Even though second and third generation antihistamines aren’t as strongly connected to the severe side effects, they are still a present concern, since antihistamines are sometimes abused recreationally. (5)
Another over-the-counter treatment that should not be taken lightly is the use of nasal sprays. They can cause “rebound congestion” after treatment is stopped, and even though they don’t necessarily create an addiction, it can feel like an addiction. (6)
When allergies progress to the point where immunotherapy via an allergy shot is required, it’s easy to feel like little else can be done. Still, being aware of the risks involved is important. Your doctor should keep you in the room for 30-40 minutes after the injection to monitor you for a rare but possible anaphylactic reaction. Systemic reactions are possible as well, with long term effects. (7)
Many times we expect risks and potential side effects from artificial or chemical products, but we need to be aware that natural substances should not be completely trusted simply because they are from nature.
Understanding the remedies and alternatives of natural treatments is just as important as understanding conventional therapy. For example, bee pollen supplements have been observed triggering an anaphylactic reaction in a woman who didn’t realize she had that specific allergy. (8)
4 Approaches on How to Beat Allergies Naturally
There are healthy, alternative approaches that may help alleviate allergy problems before we let them progress to the point of needing riskier treatments. These approaches may help diminish symptoms and address the root cause.
The four-tiered approach I recommend for natural ways to fight allergies includes:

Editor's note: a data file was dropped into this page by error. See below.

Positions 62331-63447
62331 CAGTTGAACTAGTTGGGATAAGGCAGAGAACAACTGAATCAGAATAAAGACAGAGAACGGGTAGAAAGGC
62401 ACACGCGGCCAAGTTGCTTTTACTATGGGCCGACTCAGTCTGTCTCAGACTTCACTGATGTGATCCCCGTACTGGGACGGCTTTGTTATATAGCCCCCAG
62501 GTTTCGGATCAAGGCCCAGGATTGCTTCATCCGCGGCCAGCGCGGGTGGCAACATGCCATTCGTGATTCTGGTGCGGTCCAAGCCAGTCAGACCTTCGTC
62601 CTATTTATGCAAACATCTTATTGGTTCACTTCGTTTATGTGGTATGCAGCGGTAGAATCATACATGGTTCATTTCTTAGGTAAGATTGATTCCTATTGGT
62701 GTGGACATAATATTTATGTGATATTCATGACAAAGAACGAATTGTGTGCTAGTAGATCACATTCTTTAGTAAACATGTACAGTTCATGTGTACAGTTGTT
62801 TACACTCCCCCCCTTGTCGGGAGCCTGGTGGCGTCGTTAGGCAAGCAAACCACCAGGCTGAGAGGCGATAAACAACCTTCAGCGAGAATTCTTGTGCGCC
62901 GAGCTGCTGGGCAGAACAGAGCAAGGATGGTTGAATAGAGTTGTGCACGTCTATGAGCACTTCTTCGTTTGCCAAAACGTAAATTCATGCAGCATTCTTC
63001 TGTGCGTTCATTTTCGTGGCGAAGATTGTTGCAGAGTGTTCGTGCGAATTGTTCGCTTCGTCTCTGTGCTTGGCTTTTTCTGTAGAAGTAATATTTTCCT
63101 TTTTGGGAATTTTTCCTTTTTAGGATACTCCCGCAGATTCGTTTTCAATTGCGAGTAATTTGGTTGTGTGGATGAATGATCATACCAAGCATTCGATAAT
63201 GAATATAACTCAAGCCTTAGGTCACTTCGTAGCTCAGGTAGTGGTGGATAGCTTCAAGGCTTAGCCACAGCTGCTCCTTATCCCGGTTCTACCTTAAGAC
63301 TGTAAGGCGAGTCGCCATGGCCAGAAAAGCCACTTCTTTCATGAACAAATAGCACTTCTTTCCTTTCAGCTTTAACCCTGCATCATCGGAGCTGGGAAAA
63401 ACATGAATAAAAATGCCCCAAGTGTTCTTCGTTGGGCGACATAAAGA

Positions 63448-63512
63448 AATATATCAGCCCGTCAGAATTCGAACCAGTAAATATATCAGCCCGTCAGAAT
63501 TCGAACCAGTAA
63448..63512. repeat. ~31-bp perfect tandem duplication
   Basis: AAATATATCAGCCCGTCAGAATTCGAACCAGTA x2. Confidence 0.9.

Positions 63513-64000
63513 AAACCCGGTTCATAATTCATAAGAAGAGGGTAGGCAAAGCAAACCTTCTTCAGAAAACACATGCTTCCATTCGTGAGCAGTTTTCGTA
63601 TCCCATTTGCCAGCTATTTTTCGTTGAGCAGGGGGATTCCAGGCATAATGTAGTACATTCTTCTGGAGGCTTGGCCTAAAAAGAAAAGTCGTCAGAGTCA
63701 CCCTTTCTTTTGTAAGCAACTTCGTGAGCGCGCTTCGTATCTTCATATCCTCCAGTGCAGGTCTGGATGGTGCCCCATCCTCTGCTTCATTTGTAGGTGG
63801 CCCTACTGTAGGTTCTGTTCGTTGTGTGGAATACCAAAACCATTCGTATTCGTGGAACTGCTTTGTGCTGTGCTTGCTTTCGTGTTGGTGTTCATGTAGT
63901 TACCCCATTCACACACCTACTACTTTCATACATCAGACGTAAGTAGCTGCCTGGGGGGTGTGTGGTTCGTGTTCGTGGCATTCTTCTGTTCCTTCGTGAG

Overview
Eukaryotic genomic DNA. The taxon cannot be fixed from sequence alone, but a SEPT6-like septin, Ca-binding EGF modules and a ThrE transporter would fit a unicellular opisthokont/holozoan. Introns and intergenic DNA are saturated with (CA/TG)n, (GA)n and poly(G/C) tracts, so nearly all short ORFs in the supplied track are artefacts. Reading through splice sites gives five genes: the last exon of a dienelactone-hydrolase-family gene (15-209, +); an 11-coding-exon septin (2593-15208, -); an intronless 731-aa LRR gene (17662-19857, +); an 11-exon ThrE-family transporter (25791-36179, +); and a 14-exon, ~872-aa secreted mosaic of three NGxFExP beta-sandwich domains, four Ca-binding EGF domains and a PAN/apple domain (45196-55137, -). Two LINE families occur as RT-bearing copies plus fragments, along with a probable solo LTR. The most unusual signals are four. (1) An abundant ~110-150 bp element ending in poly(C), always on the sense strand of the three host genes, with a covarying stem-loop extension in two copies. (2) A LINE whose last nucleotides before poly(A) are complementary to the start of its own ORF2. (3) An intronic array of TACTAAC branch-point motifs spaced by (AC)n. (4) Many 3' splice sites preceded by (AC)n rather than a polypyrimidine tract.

- Go to the source
- Improve nutritional support
- Supplement the diet
- Utilize essential oils
We can help the human body to function better as a unit, reducing the overreaction that causes allergic symptoms, by working with the body as a network of systems.
Natural Ways to Fight Allergies: Go to the source – your gut – by addressing the source of allergic reactions. When having an allergy attack, we only want the runny nose or the itching to stop, but by digging for the cause, we can make more lasting, significant changes.
When dealing with allergies, we need to look at a seemingly unlikely source – the gut. Our bodies are filled with microbes – to the tune of trillions – on surfaces and internally. For the most part, these microbes are our allies, battling infiltrating threats and supporting the immune system. A weakened “army” of microbes, then, can lead to a weakened or inefficient immune system – one more likely to misfire and create allergic reactions. (9)
Supplementing with a good probiotic may be an important key in the treatment of allergies along with implementing healthy dietary habits to protect our intestinal microbial life. According to a review conducted by researchers in Quebec, “…probiotic formulations demonstrated the capability to successfully modulate allergic rhinitis, atopic disorders and food-related allergies.” (10)